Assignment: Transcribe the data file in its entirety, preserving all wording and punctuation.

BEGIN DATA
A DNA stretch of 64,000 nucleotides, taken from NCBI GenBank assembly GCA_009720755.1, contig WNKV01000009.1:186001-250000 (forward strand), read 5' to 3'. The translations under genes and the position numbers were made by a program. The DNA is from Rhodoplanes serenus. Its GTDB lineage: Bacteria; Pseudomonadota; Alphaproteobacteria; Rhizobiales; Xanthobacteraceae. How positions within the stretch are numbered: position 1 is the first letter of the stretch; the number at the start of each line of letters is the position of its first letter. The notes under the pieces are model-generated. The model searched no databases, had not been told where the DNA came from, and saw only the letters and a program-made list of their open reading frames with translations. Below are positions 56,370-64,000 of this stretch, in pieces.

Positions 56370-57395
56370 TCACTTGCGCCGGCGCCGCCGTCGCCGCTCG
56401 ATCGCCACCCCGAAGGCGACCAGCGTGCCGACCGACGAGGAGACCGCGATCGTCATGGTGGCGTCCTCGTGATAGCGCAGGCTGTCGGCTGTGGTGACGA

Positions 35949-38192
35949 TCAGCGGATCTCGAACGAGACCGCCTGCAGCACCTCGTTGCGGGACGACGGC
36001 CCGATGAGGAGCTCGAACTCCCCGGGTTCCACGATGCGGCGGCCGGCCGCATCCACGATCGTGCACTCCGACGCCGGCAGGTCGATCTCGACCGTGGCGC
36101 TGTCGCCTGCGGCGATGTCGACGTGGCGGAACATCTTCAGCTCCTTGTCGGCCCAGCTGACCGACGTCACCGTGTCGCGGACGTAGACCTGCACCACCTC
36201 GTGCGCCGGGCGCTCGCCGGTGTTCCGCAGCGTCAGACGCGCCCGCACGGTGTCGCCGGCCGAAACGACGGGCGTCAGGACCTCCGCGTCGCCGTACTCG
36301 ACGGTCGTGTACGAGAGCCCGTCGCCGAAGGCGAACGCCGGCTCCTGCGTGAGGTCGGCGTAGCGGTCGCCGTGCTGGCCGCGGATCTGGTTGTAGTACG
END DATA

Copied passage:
A DNA stretch of 64,000 nucleotides, taken from NCBI GenBank assembly GCA_009720755.1, contig WNKV01000009.1:186001-250000 (forward strand), read 5' to 3'. The translations under genes and the position numbers were made by a program. The DNA is from Rhodoplanes serenus. Its GTDB lineage: Bacteria; Pseudomonadota; Alphaproteobacteria; Rhizobiales; Xanthobacteraceae. How positions within the stretch are numbered: position 1 is the first letter of the stretch; the number at the start of each line of letters is the position of its first letter. The notes under the pieces are model-generated. The model searched no databases, had not been told where the DNA came from, and saw only the letters and a program-made list of their open reading frames with translations. Below are positions 56,370-64,000 of this stretch, in pieces.

Positions 56370-57395
56370 TCACTTGCGCCGGCGCCGCCGTCGCCGCTCG
56401 ATCGCCACCCCGAAGGCGACCAGCGTGCCGACCGACGAGGAGACCGCGATCGTCATGGTGGCGTCCTCGTGATAGCGCAGGCTGTCGGCTGTGGTGACGA

Positions 35949-38192
35949 TCAGCGGATCTCGAACGAGACCGCCTGCAGCACCTCGTTGCGGGACGACGGC
36001 CCGATGAGGAGCTCGAACTCCCCGGGTTCCACGATGCGGCGGCCGGCCGCATCCACGATCGTGCACTCCGACGCCGGCAGGTCGATCTCGACCGTGGCGC
36101 TGTCGCCTGCGGCGATGTCGACGTGGCGGAACATCTTCAGCTCCTTGTCGGCCCAGCTGACCGACGTCACCGTGTCGCGGACGTAGACCTGCACCACCTC
36201 GTGCGCCGGGCGCTCGCCGGTGTTCCGCAGCGTCAGACGCGCCCGCACGGTGTCGCCGGCCGAAACGACGGGCGTCAGGACCTCCGCGTCGCCGTACTCG
36301 ACGGTCGTGTACGAGAGCCCGTCGCCGAAGGCGAACGCCGGCTCCTGCGTGAGGTCGGCGTAGCGGTCGCCGTGCTGGCCGCGGATCTGGTTGTAGTACG